One other factor that may be important has to do with the longevity of the ewes in the flock.  It has been thought for many years that Rambouillets tend to be long-lived.  Experience and research data indicate that Dorsets x Rambouillet crossbred ewes are also long-lived.  Experience has not been as good with straight Dorsets and many people indicate that ewes with too much Suffolk in them often do not live long lives. If one had a flock of ewes that were Dorset x Rambouillet crossbreds and was lambing in the fall, he could breed this flock to Polypay crossbred rams and save replacements from that cross for a generation or two.

 

The Polypay rams are useful because they can be used for many years without detrimental effects on heterosis and production characteristics.  This can be accomplished since they are a four breed cross, consisting of one-fourth Targhee, one-fourth Dorset, one-fourth Rambouillet, and one-fourth Finnsheep.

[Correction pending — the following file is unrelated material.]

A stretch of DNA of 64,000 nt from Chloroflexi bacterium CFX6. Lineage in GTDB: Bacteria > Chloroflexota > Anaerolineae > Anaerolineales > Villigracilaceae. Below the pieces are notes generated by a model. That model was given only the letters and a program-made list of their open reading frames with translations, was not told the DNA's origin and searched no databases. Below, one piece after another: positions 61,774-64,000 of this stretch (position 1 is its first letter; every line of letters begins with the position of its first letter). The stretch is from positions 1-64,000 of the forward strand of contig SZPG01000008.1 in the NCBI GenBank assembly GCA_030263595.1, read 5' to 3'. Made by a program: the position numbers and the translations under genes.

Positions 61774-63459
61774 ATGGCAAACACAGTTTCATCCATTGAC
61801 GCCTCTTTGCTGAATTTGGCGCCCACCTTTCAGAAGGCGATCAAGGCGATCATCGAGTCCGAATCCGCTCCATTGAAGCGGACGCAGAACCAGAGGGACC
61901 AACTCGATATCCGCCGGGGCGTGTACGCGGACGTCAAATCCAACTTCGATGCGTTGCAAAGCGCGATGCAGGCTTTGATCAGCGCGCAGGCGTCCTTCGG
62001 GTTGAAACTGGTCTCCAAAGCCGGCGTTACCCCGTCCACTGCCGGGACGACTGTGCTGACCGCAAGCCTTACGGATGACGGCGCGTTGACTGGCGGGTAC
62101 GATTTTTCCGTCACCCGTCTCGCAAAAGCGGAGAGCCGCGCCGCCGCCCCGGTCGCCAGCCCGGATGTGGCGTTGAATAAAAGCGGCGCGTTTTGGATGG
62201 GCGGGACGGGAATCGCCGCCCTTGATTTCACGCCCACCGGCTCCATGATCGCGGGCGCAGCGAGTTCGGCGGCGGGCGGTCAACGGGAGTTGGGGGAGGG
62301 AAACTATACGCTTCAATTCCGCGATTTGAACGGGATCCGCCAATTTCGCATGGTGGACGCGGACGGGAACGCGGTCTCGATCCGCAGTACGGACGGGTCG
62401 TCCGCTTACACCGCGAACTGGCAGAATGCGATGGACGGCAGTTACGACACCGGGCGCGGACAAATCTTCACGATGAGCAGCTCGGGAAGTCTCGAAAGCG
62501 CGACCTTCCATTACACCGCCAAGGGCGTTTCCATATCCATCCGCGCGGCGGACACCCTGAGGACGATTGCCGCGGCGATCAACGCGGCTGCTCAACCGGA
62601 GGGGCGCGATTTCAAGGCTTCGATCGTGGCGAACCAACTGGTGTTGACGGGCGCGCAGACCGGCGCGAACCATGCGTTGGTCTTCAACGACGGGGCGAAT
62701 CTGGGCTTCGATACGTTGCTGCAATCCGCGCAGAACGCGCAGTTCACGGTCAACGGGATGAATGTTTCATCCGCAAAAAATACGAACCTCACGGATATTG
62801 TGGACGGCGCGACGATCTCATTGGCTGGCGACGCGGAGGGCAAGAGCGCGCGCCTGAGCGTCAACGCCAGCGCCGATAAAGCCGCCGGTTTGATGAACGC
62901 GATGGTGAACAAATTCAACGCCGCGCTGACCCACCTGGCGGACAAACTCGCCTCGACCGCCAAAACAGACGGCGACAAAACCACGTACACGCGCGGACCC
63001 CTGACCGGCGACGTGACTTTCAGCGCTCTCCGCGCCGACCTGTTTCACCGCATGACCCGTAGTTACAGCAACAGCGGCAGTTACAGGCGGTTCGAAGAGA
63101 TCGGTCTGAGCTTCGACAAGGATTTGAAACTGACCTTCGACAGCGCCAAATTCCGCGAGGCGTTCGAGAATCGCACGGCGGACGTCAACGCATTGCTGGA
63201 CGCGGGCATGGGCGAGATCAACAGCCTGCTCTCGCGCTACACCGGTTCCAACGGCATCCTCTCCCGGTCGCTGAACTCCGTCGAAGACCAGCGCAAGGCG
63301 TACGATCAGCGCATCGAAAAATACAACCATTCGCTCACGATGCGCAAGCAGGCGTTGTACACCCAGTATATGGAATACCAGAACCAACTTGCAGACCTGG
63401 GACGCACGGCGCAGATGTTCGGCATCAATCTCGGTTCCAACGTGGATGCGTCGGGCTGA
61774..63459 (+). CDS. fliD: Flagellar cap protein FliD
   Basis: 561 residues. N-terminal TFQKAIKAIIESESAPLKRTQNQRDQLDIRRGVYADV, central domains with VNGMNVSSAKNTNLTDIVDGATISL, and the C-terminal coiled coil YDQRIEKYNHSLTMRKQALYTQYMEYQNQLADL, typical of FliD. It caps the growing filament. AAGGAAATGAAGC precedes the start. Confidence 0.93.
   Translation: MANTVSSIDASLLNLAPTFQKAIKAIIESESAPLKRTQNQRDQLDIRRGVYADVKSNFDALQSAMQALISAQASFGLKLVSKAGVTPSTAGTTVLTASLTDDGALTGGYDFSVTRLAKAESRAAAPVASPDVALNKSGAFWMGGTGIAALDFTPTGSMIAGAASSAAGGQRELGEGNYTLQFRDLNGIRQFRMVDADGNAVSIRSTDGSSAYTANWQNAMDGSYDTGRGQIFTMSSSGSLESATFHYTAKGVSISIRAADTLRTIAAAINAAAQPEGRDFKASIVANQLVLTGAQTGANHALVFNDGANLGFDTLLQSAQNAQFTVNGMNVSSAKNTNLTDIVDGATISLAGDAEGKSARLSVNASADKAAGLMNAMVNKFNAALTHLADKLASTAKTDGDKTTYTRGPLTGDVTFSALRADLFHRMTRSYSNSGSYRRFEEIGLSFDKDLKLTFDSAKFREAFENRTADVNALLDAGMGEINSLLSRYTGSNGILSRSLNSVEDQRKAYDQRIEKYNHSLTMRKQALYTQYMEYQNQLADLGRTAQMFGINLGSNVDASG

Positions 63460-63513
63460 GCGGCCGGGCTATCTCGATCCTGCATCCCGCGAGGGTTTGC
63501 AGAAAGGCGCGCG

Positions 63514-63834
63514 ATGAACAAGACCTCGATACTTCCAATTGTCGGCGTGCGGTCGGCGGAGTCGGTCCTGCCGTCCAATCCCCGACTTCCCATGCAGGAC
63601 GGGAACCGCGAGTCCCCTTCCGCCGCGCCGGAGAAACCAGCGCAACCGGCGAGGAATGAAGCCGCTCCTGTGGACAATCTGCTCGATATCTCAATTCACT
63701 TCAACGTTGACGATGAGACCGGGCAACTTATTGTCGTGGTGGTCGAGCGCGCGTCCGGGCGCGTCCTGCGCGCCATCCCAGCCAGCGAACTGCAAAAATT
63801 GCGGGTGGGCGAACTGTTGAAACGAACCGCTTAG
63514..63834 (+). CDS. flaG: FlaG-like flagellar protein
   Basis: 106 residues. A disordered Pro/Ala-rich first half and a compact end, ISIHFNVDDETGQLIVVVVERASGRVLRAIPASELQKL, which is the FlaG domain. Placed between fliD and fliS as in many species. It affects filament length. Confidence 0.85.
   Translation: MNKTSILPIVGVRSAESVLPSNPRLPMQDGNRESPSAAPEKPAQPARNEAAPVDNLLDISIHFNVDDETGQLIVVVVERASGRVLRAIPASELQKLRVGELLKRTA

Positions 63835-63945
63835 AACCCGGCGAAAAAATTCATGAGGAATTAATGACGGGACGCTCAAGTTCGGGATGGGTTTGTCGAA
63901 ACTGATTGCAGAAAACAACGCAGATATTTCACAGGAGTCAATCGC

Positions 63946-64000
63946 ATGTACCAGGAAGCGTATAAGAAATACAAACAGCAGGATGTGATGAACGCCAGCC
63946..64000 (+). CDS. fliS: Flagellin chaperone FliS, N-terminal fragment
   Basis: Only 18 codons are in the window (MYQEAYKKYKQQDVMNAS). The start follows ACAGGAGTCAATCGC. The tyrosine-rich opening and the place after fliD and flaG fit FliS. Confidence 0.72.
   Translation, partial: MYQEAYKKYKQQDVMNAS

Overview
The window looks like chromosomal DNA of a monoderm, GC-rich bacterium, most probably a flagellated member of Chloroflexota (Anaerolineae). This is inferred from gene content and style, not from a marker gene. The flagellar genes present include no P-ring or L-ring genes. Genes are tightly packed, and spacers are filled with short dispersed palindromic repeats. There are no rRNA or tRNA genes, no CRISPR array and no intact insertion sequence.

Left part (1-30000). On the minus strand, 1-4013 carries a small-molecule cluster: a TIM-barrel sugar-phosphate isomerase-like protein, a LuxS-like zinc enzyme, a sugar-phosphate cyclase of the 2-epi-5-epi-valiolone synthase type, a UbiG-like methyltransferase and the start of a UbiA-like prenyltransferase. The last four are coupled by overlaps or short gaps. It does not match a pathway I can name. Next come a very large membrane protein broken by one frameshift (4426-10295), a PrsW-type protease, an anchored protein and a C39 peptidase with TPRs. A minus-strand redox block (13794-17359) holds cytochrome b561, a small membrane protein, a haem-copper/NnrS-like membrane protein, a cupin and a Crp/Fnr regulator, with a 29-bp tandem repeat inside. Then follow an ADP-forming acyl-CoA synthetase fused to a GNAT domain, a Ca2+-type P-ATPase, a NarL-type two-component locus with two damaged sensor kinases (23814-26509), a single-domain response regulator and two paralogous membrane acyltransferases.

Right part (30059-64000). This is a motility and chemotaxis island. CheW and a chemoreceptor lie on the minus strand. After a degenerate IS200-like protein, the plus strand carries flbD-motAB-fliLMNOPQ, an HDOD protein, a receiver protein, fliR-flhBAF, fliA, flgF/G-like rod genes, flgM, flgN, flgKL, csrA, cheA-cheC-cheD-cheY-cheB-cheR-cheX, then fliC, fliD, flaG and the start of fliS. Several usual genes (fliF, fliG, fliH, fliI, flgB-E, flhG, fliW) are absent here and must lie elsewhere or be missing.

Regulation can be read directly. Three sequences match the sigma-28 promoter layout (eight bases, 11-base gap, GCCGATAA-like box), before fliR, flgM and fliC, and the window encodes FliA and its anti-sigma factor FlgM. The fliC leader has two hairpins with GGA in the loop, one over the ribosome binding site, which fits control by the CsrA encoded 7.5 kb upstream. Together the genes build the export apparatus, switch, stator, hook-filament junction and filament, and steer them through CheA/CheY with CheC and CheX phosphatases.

If one had a flock of ewes, some of which were lambing during October-November and the remainder lambing in January, it would not be so difficult to find the proper kinds of rams and to develop mating systems.  For example, if one wants to lamb about half of his flock in October and November and the other half in January and February, then he could mate his ewe flock in May and June to rams of the kind from which he would like to save replacements and keep replacements from the fall born lambs.  For his August mating to produce January lambs, he could use strictly blackfaced rams or other terminal sire breeds and plan to sell all of the lambs.One needs to remember when talking about lambing in the fall that several breed combinations will lamb fairly well in the fall in Oklahoma, that is, 50-70 percent of the ewes lambing.  The problem referred to earlier had to do with the situation where a producer wants most or all of his ewes to lamb in the fall.  Under those conditions the Dorset x Rambouillet combinations would certainly be better than anything else.